Workers need more guidance and advice to deal with the information overload affecting them every day. Currently a third of workers get more information than they can handle in a day, according to a new Ranstad release.
The survey of more than 400 Canadian workers found 33 per cent agreed with the statement “I receive more information on a daily basis than I can process.”
“I’m surprised it’s that low. There’s lots of evidence that people have too much information. They get overloaded with emails, receive multiple copies of messages and get a lot of spam,” says Nina Cole, Ryerson University chair and professor of Human Resource Management and Organizational Behaviour. “It’s a product of the information age. I think businesses could do a lot more to offer guidance to their staff.”
There has been little research done into coping methods and people are largely left on their own to deal with the problem under the heading of time management, Cole says.
Time management techniques often include checking emails only two to three times a day, but this can be difficult if workers have smartphones (more than half surveyed did) that signal whenever an email comes in.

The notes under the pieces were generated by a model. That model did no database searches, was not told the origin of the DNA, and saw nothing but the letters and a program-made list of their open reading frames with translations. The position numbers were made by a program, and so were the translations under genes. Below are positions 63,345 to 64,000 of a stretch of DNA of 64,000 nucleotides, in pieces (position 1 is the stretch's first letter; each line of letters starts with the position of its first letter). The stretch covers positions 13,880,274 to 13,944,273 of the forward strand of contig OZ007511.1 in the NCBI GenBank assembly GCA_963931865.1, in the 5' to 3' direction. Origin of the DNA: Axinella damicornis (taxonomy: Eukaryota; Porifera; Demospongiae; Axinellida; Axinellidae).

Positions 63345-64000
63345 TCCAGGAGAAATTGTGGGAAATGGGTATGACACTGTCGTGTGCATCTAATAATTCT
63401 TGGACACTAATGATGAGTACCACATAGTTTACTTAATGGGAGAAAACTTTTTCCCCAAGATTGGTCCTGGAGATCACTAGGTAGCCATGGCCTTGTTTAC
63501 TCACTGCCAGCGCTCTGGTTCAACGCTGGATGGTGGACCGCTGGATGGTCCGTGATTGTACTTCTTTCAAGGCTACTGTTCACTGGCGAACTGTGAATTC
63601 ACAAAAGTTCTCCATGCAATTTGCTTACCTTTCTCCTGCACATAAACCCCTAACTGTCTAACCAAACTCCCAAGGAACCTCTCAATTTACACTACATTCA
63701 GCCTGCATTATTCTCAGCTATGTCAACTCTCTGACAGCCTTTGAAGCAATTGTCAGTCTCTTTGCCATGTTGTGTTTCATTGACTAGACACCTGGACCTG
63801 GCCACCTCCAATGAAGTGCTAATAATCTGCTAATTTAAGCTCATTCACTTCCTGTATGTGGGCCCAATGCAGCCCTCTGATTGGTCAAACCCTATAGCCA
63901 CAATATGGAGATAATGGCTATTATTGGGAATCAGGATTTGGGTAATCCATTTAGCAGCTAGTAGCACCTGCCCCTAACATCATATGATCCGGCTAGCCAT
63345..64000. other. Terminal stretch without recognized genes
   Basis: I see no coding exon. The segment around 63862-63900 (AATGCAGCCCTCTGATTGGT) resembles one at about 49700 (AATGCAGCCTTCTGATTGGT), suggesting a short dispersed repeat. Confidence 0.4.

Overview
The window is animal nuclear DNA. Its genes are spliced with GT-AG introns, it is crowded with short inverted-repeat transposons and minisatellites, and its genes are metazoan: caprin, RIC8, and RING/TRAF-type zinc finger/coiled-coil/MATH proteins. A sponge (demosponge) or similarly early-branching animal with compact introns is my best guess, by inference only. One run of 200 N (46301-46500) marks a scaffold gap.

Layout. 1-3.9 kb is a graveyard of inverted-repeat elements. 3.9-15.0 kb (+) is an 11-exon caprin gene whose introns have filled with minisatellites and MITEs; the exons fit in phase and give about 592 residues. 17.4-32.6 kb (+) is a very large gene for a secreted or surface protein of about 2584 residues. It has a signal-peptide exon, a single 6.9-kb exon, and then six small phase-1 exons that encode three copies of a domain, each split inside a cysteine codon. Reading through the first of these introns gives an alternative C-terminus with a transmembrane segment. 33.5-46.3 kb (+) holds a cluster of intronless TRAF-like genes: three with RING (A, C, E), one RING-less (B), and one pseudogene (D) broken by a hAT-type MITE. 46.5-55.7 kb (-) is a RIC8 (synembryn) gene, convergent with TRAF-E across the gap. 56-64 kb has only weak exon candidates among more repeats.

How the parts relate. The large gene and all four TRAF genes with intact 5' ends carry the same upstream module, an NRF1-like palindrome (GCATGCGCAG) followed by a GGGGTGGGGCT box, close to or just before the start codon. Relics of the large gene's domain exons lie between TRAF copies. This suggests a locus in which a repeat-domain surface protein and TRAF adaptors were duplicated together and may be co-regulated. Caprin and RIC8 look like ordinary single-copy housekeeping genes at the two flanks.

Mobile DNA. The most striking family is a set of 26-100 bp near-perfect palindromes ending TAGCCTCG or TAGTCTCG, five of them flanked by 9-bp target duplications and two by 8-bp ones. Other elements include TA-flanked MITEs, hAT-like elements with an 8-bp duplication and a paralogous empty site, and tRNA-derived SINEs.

The problem has developed gradually over the last 15 years. At first it was not as severe but now work emails are clogged with advertising, newsletters and spam that get through firewalls. Because of this slow build up, the problem doesn’t always get a lot of attention.
“If nothing else managers should be reinforcing general time-management guidelines. When you’ve got something like smart phones and your computer that can alert you every time a message comes in that might not be the best thing for your productivity at work,” Cole says. “You may want to turn off that feature so you’re not interrupted every few minutes by another email coming in.”
More than 40 per cent of the survey’s respondents said they set aside time during their day to ignore their emails and phones.
“That’s really the best coping method – organizing your time so you deal with your emails all at once and then focus on other work,” Cole says.